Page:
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There are 3820 lakes greater than 1 ha in New Zealand and in-situ monitoring of the water quality of merely a fraction of these represents considerable logistical, financial and data-handling challenges. Remote sensing by satellites provides imagery of the entire country at return periods of days to weeks and algorithms exist to derive water quality parameters from their data streams. Thus, remotely sensed data may contribute efficiently to nationally legislated water quality monitoring requirements, but satisfactory performance of water-quality parameter retrieval algorithms has to be demonstrated first. The main source of errors in water quality parameters derived from remote sensing reflectance is the interference of optical signatures from constituents such as chlorophyll a, suspended sediments and colored dissolved organic matter. New Zealand’s versatile geology, climatic gradients and range of anthropogenic pressures produce a wide range of optical lake water types; in combination with a scarcity of in-situ observations, it is currently impossible to generalize about the quality of remote sensing retrieval algorithms. We present a New Zealand-wide assessment of the variability of lake water colour using chromaticity coordinates from the entire archive of Landsat 5 and 8 reflectance and relate this variability to land-use characteristics of lake catchments. This provides the foundation for developing a suite of algorithms for the retrieval of lake water quality parameters across New Zealand’s optically diverse lakes and helps regional stakeholders to determine whether remote sensing presents a worthwhile opportunity for the routine monitoring of lake water quality.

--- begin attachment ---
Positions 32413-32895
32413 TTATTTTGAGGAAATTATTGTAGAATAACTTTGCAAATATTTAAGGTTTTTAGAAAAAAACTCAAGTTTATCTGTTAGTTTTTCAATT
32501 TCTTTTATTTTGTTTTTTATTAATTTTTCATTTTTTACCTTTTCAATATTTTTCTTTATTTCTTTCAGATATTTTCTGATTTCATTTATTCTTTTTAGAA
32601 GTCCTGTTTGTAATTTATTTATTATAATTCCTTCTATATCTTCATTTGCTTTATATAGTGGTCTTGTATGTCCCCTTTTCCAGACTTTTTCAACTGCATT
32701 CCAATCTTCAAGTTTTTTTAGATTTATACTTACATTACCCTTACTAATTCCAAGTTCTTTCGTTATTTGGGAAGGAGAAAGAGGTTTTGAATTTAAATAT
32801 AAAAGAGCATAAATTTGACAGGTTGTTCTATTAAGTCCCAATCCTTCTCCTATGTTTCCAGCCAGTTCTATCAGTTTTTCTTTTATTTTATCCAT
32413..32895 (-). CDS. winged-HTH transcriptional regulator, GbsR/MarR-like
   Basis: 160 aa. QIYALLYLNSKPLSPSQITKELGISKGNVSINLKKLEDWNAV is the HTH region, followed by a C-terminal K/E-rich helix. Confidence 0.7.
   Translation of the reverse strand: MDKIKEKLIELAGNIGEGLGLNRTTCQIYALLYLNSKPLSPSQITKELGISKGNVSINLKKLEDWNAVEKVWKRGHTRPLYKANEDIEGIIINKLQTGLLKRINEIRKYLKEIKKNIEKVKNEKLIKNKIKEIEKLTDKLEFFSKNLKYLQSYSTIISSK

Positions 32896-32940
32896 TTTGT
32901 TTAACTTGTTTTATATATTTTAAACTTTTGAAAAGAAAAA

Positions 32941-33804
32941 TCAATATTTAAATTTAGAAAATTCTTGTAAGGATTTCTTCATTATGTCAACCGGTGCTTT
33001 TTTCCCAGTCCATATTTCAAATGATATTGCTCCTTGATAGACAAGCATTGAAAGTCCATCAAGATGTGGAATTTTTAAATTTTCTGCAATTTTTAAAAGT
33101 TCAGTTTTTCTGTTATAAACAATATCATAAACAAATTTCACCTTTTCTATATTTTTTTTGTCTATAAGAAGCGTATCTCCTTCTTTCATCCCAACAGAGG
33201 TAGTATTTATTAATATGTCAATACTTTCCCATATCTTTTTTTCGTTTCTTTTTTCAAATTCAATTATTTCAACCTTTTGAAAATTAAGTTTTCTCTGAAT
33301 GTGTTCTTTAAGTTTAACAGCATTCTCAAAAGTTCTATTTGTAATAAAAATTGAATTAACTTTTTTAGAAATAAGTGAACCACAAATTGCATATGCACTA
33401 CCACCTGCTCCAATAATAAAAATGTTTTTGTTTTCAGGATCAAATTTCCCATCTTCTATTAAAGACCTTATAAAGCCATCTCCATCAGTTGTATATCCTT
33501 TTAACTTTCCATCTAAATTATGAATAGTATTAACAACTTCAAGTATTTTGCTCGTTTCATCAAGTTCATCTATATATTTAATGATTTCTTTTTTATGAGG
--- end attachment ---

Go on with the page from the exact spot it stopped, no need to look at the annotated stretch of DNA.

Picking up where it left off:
Lehmann, M. K., University of Waikato, New Zealand,

Allan, M., University of Waikato, New Zealand,

Nguyen, U., New Zealand,

Hamilton, D. P., University of Waikato, New Zealand,


Oral presentation

Session #:031
Date: 02/28/2017
Time: 14:45
Location: 323 A

Presentation is given by student: No